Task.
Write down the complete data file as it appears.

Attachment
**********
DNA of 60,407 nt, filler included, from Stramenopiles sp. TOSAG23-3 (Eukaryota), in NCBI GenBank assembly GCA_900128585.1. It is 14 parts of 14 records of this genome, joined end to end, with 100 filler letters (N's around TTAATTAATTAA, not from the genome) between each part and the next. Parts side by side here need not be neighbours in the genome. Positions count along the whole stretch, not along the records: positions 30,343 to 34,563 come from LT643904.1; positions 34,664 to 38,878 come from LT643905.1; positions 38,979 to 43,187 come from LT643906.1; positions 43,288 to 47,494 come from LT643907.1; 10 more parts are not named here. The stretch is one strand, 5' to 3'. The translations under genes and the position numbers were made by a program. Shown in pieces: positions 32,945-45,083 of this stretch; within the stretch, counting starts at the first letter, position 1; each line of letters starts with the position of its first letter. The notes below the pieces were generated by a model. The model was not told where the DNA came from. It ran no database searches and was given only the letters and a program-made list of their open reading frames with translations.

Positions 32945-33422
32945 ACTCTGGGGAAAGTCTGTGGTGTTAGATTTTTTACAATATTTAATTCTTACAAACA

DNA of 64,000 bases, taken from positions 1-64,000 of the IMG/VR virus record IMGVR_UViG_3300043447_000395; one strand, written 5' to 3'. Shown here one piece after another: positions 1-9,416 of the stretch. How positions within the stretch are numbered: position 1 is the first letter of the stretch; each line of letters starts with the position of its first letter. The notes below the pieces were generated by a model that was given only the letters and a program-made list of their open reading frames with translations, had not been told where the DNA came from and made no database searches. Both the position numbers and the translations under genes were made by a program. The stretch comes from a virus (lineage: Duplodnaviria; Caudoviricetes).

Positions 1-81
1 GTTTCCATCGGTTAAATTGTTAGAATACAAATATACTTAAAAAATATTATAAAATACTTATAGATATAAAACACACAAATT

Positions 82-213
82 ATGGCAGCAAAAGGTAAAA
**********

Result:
DNA of 60,407 nt, filler included, from Stramenopiles sp. TOSAG23-3 (Eukaryota), in NCBI GenBank assembly GCA_900128585.1. It is 14 parts of 14 records of this genome, joined end to end, with 100 filler letters (N's around TTAATTAATTAA, not from the genome) between each part and the next. Parts side by side here need not be neighbours in the genome. Positions count along the whole stretch, not along the records: positions 30,343 to 34,563 come from LT643904.1; positions 34,664 to 38,878 come from LT643905.1; positions 38,979 to 43,187 come from LT643906.1; positions 43,288 to 47,494 come from LT643907.1; 10 more parts are not named here. The stretch is one strand, 5' to 3'. The translations under genes and the position numbers were made by a program. Shown in pieces: positions 32,945-45,083 of this stretch; within the stretch, counting starts at the first letter, position 1; each line of letters starts with the position of its first letter. The notes below the pieces were generated by a model. The model was not told where the DNA came from. It ran no database searches and was given only the letters and a program-made list of their open reading frames with translations.

Positions 32945-33422
32945 ACTCTGGGGAAAGTCTGTGGTGTTAGATTTTTTACAATATTTAATTCTTACAAACA

DNA of 64,000 bases, taken from positions 1-64,000 of the IMG/VR virus record IMGVR_UViG_3300043447_000395; one strand, written 5' to 3'. Shown here one piece after another: positions 1-9,416 of the stretch. How positions within the stretch are numbered: position 1 is the first letter of the stretch; each line of letters starts with the position of its first letter. The notes below the pieces were generated by a model that was given only the letters and a program-made list of their open reading frames with translations, had not been told where the DNA came from and made no database searches. Both the position numbers and the translations under genes were made by a program. The stretch comes from a virus (lineage: Duplodnaviria; Caudoviricetes).

Positions 1-81
1 GTTTCCATCGGTTAAATTGTTAGAATACAAATATACTTAAAAAATATTATAAAATACTTATAGATATAAAACACACAAATT

Positions 82-213
82 ATGGCAGCAAAAGGTAAAA